If you have been charged with armed kidnapping in Florida then you may have a defense. False accusation and incidental confinement are defenses that are oftentimes successful when fighting kidnapping cases. Even if you don’t think you have a defense, you should always speak to an attorney to make sure you have a full understanding of how the law applies specifically to your case. If you want to know more about incidental confinement or how to beat your armed kidnapping case in Florida, then contact Matthew Williams now for a free consultation.
In Florida, armed kidnapping is defined under Florida Statute 787.01. A person commits armed kidnapping when they forcibly, secretly, or by threat confines, abducts, or imprisons another person against their will, without lawful authority, with the intent to hold for ransom, use as a shield or hostage, commit a felony offense, physically injure the victim, or interferes with any governmental function, and they possess a firearm during the commission of the offense.
Armed Kidnapping is a first-degree felony punishable by life, meaning it is punishable by up to life in prison, or up to life on probation and up to $15,000 in fines (you can also get a jail or prison sentence followed by probation, but the total length of the punishment cannot exceed life). In addition to facing prison time, if you are adjudicated guilty of kidnapping, you will lose constitutional rights and you’ll have to deal with many other collateral consequences.
Also, under the 10/20/Life Statute (Florida Statute 775.087(2)(a)(1), if a person is convicted of armed kidnapping and the jury finds the person possessed a firearm then the court must impose at least the following minimum mandatory sentence:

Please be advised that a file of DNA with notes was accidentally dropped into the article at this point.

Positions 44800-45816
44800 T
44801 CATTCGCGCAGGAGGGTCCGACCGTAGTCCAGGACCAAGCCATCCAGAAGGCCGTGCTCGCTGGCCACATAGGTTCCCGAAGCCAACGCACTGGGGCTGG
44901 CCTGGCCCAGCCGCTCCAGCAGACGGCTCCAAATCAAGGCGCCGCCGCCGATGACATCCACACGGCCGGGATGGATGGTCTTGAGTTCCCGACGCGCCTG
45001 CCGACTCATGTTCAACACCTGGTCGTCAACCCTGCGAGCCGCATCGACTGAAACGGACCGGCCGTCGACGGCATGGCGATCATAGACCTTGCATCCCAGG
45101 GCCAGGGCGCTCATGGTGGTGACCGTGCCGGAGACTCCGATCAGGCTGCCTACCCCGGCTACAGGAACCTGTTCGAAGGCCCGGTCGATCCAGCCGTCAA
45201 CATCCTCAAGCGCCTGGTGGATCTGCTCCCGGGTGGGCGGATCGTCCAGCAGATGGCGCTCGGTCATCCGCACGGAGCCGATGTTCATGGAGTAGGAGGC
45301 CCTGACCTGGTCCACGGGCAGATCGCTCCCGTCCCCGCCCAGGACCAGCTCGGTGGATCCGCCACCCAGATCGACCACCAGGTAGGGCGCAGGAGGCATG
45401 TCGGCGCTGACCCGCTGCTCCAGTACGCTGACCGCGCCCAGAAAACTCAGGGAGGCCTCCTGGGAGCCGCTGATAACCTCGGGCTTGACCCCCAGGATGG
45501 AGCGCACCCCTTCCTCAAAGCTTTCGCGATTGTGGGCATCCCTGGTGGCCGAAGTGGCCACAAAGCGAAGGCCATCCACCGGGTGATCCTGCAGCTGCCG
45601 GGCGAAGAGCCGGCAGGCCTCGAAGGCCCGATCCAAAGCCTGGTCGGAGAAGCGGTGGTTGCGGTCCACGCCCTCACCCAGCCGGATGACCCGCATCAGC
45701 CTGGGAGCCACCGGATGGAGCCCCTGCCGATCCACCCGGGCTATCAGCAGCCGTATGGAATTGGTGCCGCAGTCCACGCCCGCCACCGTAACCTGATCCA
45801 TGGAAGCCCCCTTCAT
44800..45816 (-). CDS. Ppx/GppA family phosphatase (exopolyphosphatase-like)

- at least 10 years prison if the Defendant actually possessed the firearm during the kidnapping;
- at least 20 years prison if the Defendant discharged the firearm during the kidnapping; and
- at least 25 years in prison and up to life in prison if someone is shot during the kidnapping.
Criminal convictions, especially convictions for kidnapping and firearm-related charges, carry severe consequences and can never be removed from your criminal record. If you are convicted of a felony you will lose your right to vote, your right to own firearms, and your ability to maintain certain business licenses. You can also lose your ability to receive financial aid, your ability to live in certain places and your ability to obtain a passport.
If you need an attorney who will advise you, fight for your rights, and do everything possible to protect your future, or if someone you know has been charged with armed kidnapping in Florida, then contact Matthew Williams now for a free consultation.